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Case Summaries

Bankruptcy Law

[06/14] Weil v. Elliott
In a Chapter 7 bankruptcy trustee's adversary proceeding seeking revocation under 11 U.S.C. section 727(d) of a debtor's discharge on the ground that the discharge was obtained by fraud, the bankruptcy court's judgment grant of summary judgment to the trustee, revoking the discharge and dismissing the action is reversed where the one-year filing deadline imposed by section 727(e)(1) is not a jurisdictional constraint, but rather is a statute of limitations.

[06/12] Wells Fargo Bank, N.A. v. AMH Roman Two NC, LLC
In a bank-creditor's appeal of a bankruptcy court's order cancelling its deed of trust covering a piece of real property, two years after the court order and several months after the property was sold in foreclosure to a bona fide purchaser for value, the district court's denial of the creditor's motion to set aside the bankruptcy court's order is affirmed where, at every stage of this litigation, the creditor was in the best position to protect its interests, and failed to do so.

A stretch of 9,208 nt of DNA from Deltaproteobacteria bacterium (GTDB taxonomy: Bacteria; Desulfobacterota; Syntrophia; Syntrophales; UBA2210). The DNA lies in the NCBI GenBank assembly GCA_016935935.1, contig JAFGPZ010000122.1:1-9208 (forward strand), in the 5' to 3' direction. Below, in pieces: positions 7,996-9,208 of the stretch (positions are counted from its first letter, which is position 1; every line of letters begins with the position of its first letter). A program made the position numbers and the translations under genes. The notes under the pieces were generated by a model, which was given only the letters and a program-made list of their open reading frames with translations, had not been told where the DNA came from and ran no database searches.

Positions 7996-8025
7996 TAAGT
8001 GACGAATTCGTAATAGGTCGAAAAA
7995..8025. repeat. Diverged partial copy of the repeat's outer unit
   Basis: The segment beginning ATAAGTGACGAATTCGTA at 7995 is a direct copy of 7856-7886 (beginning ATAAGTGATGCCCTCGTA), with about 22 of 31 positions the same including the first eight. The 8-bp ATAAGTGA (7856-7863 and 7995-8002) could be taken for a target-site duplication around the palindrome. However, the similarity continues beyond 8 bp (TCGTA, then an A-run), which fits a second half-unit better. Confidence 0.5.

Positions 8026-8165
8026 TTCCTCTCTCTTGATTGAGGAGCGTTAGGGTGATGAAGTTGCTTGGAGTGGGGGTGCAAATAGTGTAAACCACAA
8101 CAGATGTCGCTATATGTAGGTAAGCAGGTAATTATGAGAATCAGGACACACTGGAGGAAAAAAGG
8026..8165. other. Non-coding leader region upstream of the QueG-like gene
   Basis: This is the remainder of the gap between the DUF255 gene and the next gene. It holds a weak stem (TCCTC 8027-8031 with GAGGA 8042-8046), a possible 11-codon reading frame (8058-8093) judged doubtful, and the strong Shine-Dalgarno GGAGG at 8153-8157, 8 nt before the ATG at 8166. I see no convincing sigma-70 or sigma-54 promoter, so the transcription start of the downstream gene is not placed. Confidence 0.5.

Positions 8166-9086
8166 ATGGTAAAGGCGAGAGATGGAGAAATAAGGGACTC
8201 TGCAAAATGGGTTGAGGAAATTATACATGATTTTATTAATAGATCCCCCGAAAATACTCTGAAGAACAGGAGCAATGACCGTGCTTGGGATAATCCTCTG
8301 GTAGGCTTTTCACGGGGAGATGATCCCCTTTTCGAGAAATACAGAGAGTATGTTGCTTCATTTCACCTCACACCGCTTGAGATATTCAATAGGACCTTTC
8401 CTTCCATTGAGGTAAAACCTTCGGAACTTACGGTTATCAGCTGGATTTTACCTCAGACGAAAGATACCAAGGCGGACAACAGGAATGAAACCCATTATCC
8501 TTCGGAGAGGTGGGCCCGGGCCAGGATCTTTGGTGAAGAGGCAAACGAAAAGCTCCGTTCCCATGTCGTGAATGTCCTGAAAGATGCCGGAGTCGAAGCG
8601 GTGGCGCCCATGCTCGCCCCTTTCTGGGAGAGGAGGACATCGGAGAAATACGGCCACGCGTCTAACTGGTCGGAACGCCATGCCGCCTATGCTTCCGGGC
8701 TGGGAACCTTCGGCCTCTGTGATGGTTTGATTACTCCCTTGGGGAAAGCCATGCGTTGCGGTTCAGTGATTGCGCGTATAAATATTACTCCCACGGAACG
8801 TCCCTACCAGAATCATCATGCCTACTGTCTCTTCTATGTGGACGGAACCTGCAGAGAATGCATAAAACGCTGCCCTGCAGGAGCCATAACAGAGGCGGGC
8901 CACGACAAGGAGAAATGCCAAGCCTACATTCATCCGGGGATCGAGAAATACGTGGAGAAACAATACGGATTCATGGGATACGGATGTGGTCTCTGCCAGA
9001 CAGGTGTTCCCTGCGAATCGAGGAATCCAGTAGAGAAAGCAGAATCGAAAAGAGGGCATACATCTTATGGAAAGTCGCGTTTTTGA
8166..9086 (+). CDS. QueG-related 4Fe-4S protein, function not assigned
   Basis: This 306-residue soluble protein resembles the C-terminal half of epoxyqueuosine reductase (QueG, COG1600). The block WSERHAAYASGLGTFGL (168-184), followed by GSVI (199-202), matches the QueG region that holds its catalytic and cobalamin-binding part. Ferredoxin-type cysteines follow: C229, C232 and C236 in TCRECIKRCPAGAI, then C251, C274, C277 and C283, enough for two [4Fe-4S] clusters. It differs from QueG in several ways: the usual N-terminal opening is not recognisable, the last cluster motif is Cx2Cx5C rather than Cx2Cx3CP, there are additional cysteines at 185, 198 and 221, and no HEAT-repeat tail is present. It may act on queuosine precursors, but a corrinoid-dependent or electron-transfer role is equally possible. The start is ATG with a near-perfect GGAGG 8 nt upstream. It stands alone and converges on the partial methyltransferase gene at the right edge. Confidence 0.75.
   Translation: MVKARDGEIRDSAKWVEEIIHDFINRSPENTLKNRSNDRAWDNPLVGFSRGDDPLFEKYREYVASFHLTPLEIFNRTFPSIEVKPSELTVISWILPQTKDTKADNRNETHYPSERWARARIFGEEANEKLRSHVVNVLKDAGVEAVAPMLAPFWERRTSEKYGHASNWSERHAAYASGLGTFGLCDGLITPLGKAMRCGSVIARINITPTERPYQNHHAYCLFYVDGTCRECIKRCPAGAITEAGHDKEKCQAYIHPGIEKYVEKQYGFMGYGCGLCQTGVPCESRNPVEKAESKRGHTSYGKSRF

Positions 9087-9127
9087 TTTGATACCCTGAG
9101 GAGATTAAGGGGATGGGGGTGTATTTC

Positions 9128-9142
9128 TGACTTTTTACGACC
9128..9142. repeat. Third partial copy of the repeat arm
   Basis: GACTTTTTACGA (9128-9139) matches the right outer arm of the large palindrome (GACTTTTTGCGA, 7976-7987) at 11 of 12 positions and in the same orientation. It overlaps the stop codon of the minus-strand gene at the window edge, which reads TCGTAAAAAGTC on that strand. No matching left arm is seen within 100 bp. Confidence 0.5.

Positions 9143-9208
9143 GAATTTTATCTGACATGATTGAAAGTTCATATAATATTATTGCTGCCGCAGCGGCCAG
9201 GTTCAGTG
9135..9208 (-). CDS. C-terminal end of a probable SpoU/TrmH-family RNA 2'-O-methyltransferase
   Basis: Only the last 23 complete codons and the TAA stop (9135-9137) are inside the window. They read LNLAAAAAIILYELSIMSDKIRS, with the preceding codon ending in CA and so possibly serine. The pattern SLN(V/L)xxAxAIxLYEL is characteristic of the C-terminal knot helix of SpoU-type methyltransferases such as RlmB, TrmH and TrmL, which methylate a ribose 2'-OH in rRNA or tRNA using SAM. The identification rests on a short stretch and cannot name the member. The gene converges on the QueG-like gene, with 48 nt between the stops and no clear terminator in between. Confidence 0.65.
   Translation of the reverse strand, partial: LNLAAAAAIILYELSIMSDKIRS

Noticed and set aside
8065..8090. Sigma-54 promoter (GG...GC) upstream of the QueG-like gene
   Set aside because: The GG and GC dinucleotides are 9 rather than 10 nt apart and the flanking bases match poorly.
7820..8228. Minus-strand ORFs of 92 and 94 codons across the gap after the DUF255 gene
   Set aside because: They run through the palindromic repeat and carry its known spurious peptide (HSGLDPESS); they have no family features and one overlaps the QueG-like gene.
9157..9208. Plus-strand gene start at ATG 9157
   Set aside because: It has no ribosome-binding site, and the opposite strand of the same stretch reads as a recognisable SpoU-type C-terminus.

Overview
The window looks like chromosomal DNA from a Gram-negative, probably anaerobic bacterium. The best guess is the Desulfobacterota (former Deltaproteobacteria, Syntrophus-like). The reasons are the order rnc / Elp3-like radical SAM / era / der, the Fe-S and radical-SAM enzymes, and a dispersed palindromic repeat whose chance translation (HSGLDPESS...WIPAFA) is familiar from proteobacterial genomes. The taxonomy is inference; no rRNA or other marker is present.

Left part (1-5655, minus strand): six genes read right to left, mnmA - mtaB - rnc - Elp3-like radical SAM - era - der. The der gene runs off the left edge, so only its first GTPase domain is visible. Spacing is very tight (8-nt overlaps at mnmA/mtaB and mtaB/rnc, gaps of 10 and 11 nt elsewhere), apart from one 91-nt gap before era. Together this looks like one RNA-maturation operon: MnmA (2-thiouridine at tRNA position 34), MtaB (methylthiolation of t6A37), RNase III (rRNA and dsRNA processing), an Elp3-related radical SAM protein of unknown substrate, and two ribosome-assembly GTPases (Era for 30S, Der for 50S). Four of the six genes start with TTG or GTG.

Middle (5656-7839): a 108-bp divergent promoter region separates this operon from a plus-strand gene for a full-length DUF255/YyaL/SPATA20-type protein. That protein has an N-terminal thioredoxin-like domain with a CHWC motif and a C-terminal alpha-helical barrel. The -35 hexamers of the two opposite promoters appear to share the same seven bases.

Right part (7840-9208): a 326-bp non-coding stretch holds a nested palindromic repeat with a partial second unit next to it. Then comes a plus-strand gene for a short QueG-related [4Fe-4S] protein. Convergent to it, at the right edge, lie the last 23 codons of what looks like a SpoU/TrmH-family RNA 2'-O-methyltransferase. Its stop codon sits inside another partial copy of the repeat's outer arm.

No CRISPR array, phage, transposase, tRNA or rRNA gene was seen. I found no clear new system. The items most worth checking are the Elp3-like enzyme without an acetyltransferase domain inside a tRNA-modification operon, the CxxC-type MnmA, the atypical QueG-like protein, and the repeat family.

[06/06] In Re: Ross
In an appeal by Chapter 13 debtor appealing a broad filing injunction issued against him by the Bankruptcy Court after he and his wife used the bankruptcy process to stave off the sheriff's sale of their home, the filing injunction is affirmed where a bankruptcy court has the authority to issue a filing injunction even in the context of approving a debtor's 11 U.S.C. section 1307(b) voluntary dismissal because nothing in the Bankruptcy Code's express terms says otherwise.

[06/02] Quincy Medical Center v. Gupta
In a Chapter 11 bankruptcy case involving a hospital debtor, the district court's ruling that the bankruptcy court lacked subject matter jurisdiction over former-executive-plaintiffs' post-confirmation claims for severance payments against the purchaser of debtors' assets is affirmed where the bankruptcy court had no jurisdiction.

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Commercial Law